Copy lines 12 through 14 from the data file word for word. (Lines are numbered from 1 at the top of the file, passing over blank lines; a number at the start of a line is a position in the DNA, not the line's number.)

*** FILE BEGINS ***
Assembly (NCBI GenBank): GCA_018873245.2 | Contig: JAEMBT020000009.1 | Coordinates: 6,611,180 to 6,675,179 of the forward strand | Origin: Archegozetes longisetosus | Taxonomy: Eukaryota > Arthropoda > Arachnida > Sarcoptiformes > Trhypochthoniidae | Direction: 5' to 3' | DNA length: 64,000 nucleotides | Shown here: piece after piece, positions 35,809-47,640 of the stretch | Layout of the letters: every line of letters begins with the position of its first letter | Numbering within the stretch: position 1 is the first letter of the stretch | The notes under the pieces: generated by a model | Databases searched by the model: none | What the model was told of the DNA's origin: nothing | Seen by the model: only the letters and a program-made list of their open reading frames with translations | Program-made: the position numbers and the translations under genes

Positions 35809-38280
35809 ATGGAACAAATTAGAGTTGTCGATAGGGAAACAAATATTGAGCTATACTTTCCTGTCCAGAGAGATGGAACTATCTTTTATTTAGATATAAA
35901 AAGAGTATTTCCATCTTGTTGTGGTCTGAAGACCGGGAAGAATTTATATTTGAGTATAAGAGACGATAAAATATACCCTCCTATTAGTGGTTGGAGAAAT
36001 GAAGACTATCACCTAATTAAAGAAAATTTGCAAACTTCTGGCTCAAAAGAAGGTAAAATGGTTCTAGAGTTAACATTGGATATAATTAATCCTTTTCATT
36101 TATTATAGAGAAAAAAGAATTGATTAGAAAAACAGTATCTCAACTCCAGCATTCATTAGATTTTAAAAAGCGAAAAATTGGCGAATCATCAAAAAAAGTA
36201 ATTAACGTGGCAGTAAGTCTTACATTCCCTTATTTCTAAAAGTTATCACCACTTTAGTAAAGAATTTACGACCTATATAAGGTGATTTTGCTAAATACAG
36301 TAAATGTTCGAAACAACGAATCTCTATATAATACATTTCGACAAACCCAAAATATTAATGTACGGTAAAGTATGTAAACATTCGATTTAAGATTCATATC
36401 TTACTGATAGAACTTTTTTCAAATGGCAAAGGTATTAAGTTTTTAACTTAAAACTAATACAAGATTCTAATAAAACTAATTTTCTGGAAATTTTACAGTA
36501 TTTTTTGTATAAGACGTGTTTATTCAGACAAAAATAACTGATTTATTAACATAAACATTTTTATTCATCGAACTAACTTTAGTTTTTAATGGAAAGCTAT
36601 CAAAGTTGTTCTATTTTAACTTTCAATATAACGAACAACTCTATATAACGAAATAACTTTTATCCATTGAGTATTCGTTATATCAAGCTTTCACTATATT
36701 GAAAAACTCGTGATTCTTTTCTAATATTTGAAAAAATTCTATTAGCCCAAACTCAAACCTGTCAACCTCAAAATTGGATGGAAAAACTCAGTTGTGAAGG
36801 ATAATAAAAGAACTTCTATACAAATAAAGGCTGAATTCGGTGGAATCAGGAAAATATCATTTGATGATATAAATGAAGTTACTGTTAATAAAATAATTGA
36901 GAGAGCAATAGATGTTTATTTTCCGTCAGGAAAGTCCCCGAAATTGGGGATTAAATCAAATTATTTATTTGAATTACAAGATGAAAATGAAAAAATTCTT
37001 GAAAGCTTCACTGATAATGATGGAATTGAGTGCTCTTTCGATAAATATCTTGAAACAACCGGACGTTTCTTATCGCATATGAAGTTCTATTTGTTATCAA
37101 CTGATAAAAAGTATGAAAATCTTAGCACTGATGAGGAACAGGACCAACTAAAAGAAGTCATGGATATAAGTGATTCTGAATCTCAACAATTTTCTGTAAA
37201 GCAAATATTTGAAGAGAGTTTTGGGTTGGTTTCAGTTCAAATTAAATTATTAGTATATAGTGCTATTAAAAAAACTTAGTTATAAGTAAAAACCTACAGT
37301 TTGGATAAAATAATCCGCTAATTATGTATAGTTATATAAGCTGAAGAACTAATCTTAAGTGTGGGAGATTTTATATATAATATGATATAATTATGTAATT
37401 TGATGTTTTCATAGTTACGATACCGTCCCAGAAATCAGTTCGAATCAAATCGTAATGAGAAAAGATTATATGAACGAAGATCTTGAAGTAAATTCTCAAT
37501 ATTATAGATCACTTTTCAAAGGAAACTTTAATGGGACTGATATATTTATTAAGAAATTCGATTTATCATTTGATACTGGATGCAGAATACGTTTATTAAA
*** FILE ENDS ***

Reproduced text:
36701 GAAAAACTCGTGATTCTTTTCTAATATTTGAAAAAATTCTATTAGCCCAAACTCAAACCTGTCAACCTCAAAATTGGATGGAAAAACTCAGTTGTGAAGG
36801 ATAATAAAAGAACTTCTATACAAATAAAGGCTGAATTCGGTGGAATCAGGAAAATATCATTTGATGATATAAATGAAGTTACTGTTAATAAAATAATTGA
36901 GAGAGCAATAGATGTTTATTTTCCGTCAGGAAAGTCCCCGAAATTGGGGATTAAATCAAATTATTTATTTGAATTACAAGATGAAAATGAAAAAATTCTT